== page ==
Strava connects millions of runners, cyclists, hikers, walkers, and other active people through the sports they love – all on their mobile app and website. I’ve used Strava for nearly a decade and it’s become my go-to app for any active sport I participate in.
I envisioned an app I know and love in its future state, with a full slate of product, design, and engineering processes in the rearview. What would make me open it up before a run, hit record at the top of a snowy peak, or check my stats after a particularly long mountain bike ride? What could make this app used by millions take the next leap forward?
Strava is the industry leader in the performance tracking app space, despite huge names out there like Nike and Apple attempting to encroach. I’ve used Strava for over a decade, and while I love what it does, I couldn’t help to think about what it could be in the future.
I contacted friends on Strava, asking what they used it for, what worked, and what was broken in their current workflow. I wanted to learn what they wished the app could be. I then surveyed the competitive landscape, taking note of the offerings from other major competitors and where they stacked up.
I mapped out key workflows through Strava, and began to sketch out ideal journey maps through each flow. I also roughly mapped out key paths through competitors apps so that I could compare the landscape.
As I sketched out the workflows and spoke to users, several issues became apparent as key problems for the current users.
New or unfamiliar users had trouble finding the path to starting a new activity. A priority was placed on surfacing the “Start” flow and the button that initiated it.
Users love data, but found it difficult to both find relevant data and parse it meaningfully. Analytics were noted as a key consideration in this redesign.
I designed rough wireframes of key screens from the workflows. These shed light on areas where flows could be improved and focus needed to be shifted, including further emphasizing the start button and reorganizing the analytics. I then created high-fidelity mockups from these learnings.
I brought my mockups back to the Strava users and generally active people in my circle. Many current Strava users wished that the app could be moved over to my redesign today. A fellow designer asked how far in the future my designs were meant to convey. This got me thinking. Was I interested in designing V2 of the current Strava experience, or did I want to push it 10 years into the future?
I began to think about the voice of this future Strava. What set it apart from the Strava of today? For branding, I chose the font Satoshi, a Swiss-style modernist sans serif type family characterized by the play between elegant rounded shapes and sharp angular details. I kept the already impeccable Strava orange and accented it with teals and a mint secondary.
Strava users are defined by the incredibly diverse terrain that they encounter. To honor this, I created a set of low poly 3d rendered scenes of the varying landscapes of the earth. These images help distinguish each athlete’s activities, highlighting their unique daily challenges.
With the building blocks in place, I designed hi-fidelity mockups and a prototype of what I branded as Strava 2040. I designed the interface with several pieces of user feedback in mind, including a key insight that most users prioritized rapidly starting an activity. I increased focus on the activity starting workflow and made it exceedingly simple to get moving quickly.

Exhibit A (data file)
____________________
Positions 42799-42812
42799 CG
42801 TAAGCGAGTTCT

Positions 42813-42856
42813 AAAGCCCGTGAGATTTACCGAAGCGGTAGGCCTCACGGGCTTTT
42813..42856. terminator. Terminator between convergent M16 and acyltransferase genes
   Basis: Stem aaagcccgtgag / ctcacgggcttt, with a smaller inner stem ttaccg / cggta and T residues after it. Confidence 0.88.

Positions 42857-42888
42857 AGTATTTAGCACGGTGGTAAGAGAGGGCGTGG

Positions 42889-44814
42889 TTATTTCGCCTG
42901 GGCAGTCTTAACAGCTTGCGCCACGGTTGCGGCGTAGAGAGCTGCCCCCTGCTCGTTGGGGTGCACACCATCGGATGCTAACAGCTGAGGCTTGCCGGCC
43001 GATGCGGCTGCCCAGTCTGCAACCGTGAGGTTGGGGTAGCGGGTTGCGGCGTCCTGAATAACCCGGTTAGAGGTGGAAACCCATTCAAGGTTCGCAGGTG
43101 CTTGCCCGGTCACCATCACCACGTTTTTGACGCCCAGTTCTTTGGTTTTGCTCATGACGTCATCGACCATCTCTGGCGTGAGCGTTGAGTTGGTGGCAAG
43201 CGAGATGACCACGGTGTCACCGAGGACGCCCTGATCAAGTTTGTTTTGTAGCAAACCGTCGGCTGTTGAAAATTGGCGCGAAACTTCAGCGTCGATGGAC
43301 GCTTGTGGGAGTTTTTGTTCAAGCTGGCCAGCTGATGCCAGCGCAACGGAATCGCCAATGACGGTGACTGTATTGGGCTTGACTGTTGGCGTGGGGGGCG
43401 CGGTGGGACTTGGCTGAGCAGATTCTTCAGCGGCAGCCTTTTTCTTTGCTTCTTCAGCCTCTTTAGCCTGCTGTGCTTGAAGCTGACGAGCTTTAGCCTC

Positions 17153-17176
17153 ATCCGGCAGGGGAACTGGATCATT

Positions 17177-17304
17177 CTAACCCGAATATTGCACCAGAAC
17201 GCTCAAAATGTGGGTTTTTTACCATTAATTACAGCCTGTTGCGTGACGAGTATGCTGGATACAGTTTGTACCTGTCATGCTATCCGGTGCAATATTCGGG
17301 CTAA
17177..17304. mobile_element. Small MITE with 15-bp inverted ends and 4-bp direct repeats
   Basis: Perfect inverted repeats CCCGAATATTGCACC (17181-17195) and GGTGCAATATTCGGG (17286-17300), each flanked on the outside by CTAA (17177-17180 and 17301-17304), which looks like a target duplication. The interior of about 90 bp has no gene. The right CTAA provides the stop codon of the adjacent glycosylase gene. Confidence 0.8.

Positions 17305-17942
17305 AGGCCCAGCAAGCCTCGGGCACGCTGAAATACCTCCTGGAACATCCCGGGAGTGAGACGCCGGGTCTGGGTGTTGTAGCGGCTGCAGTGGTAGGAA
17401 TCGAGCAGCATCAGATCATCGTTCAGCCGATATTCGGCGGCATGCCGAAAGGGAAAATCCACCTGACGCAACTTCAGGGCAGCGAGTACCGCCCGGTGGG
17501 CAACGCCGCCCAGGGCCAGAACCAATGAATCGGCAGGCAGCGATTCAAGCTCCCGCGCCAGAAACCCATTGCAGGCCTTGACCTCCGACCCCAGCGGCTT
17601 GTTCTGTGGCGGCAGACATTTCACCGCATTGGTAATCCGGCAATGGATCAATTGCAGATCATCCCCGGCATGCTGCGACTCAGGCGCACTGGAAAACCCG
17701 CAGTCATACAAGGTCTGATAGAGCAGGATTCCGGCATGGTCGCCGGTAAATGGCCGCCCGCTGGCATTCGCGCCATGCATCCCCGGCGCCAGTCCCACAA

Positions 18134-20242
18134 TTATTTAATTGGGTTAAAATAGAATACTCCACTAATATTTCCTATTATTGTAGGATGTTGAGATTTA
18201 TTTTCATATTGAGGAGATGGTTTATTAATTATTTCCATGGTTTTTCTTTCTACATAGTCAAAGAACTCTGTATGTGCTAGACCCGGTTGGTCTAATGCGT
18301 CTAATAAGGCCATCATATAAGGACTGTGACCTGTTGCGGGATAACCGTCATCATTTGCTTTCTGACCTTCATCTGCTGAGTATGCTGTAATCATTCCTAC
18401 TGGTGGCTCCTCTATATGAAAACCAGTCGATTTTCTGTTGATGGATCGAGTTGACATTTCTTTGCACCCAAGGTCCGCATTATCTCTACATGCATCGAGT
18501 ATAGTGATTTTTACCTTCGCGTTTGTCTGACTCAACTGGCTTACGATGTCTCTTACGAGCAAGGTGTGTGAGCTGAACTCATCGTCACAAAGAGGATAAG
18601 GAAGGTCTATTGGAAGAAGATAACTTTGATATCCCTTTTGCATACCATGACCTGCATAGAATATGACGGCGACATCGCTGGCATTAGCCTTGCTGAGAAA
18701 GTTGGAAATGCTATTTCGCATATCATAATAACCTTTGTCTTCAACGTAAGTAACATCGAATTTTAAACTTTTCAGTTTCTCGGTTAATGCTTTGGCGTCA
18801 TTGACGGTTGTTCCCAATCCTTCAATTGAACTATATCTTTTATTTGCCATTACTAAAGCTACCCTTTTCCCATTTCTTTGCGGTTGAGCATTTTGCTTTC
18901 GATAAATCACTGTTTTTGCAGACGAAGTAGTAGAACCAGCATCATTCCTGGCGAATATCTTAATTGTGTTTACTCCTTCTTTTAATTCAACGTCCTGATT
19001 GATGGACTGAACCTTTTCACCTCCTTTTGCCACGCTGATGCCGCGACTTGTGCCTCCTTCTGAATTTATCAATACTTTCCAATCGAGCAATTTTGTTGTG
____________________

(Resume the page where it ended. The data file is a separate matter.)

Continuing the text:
The future of Strava
Strava for the athlete of 2040
Strava connects millions of runners, cyclists, hikers, walkers, and other active people through the sports they love. It’s time to bring the Strava experience into the future.
Get running faster
While Strava users enjoy socializing on the app, their main focus when opening the app 75% of the time is to start an activity. The start activity button and flow were redesigned to be more prominent and get you on the move faster.
A start screen with a purpose
The activity start screen was redesigned from the ground up, with a focus on selecting your activity, aiding the user with finding an ideal route, and getting them out and moving.
A world of data at your fingertips
Strava users love their data. They analyze their activities, compare them to their previous efforts, and check how other people did on the same routes. The analytics were redesigned to engage the users and highlight the data they were asking for the most.
Hit your goals in 2040
Run, share, comment, track, analyze, and improve. With this redesign, users can hit the ground running, cycling, or wherever their feet take them.
Your first instinct might be to start right away with a fresh redesign. But, don’t put the cart before the horse. Model the key workflows, talk to your users, and decide on the key concerns your users are facing. Focus your initial efforts on those concerns, and your redesign will emerge from these solutions.
It’s tempting to slap a fresh coat of paint on an interface and call it a day, but that will only get you so far in product design. In order to grow as a designer, sometimes you need to take a step back and decide if you should be working on a grander vision. “You mustn’t be afraid to dream a little bigger, darling.”
Users are a treasure trove of insights that can inform and shape your design decisions. This project began with certain assumptions, that ultimately were redirected by speaking to key users and really listening to their concerns.